The Art of M&A - Buyer Finance through Paritial Divestments or Spin-offs
By Alexandra Reed Lajoux
Can a buyer always finance all or part of a transaction through partial divestments or spin-offs?
Not necessarily. This is possible only when the business acquired consists of separate components or has excess real estate or other assets. The buyer must balance financial and operational considerations; there should always be a good business reason for the divestment. Consider selling off those portions of the business that are separable from the part that is most desirable. As indicated earlier, not all businesses generate the cash flow or have the stability necessary for highly leveraged transactions, yet many cash-rich buyers are available for such businesses. A solid domestic smokestack (industrial) business with valuable assets, itself highly suitable for leveraged financing, may have a subsidiary with foreign manufacturing and distribution operations, a separate retail division, and a large timberland holding—all candidates for divestiture. The foreign operations are accessible to a whole new set of possible buyers, the retail division could function better as part of another company’s nationwide chain, and the timberland does not generate cash flow.
Many buyout transactions are undertaken in order to divest assets at a profit. These transactions are better called restructurings or breakups. For example, the acquisition of Beatrice Foods by KKR at the height of the LBO boom of the 1980s resulted in the disbanding of its senior management and the sale of most of its assets to ConAgra. In 2007, the brand revived in a new company operating under the Beatrice name. 35 Meanwhile, the Canadian division of Beatrice, which was not a part of the KKR buyout, remained intact, growing through acquisition until getting acquired by Parmalat, S.A., in 1997, surviving as a division of Parmalat to this day. 36 The divergent paths of the two Beatrices (in the United States and in Canada) illustrate the range of strategic and financing options available to acquirers—much as studies of twins can help us understand heredity versus environment. (See Exhibit 4-1.)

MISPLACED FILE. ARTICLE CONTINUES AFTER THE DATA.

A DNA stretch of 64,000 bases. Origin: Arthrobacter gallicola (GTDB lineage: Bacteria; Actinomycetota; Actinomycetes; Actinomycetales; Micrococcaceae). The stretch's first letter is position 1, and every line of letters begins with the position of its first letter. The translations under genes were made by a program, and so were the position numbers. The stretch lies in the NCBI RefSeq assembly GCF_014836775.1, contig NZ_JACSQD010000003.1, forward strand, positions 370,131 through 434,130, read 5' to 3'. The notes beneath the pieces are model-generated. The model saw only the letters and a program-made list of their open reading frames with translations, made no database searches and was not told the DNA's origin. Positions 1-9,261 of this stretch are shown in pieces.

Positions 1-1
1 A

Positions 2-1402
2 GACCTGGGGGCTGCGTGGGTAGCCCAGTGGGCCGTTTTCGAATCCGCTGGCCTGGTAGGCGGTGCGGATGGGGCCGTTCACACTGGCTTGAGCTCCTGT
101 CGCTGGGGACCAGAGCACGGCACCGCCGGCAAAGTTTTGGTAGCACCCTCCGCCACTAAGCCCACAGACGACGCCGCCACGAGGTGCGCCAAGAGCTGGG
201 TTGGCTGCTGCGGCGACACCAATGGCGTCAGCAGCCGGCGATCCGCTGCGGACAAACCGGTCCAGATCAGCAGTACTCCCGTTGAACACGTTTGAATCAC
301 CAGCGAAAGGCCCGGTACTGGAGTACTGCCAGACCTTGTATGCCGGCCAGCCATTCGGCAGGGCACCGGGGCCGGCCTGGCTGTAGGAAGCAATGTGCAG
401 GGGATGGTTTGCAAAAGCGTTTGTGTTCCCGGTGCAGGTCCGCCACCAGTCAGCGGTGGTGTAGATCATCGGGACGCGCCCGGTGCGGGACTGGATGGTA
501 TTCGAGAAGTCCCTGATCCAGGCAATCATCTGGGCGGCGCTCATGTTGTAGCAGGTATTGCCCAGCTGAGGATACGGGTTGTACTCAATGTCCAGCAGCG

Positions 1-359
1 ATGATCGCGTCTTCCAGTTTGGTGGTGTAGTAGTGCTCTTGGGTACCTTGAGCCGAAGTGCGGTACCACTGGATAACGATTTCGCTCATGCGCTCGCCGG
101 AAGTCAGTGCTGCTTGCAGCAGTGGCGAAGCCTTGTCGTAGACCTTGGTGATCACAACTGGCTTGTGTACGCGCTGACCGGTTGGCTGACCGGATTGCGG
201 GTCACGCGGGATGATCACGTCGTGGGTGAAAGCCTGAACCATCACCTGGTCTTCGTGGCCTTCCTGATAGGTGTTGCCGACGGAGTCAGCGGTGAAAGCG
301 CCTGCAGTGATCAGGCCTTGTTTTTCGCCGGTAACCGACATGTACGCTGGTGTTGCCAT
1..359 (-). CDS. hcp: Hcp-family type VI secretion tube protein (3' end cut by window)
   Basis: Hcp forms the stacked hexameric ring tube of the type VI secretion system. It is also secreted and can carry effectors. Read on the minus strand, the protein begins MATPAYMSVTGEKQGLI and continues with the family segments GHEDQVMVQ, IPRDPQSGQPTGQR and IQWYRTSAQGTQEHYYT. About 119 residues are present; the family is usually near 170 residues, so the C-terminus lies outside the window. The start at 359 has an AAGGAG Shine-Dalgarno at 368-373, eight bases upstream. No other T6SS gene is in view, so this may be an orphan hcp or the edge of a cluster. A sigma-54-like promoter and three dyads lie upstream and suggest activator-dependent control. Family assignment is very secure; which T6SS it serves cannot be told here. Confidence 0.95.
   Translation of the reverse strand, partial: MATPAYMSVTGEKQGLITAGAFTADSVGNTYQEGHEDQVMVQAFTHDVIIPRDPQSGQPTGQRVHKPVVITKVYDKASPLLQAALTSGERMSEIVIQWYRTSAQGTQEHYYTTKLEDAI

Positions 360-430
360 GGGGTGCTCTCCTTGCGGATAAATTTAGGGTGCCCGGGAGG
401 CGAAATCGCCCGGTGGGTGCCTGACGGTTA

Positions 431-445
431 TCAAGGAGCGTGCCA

Exhibit 4-1 The LBO of Beatrice and Its Aftermath
Source: A history of the company appears at http:// www.beatriceco.com/ about_investor/.
There is a question of timing here; it is not advisable to start beating the bushes for a purchaser of a company’s division or subsidiary without a signed contract for the purchase of the company as a whole. On signing an agreement, however, looking for division buyers is perfectly appropriate. Indeed, it is not uncommon to have an escrow closing of the divestiture in advance of the closing to minimize the risk of last-minute holdups. Even if the deal does not close simultaneously with the main acquisition, the presence of the divestiture agreement of such presold assets may make possible a bridge loan to be taken out at the closing.
Lajoux, Alexandra Reed. “The Art of M&A, Fifth Edition” A Merger, Acquisition, and Buyout Guide. United States of America: McGraw Hill, 2019. Pp. 222-224. Print.
You can learn more about the book at: https://www.artofma.global/ or for a complete list of references/notes within this article please call the M&A Leadership Council at 214-689-3800.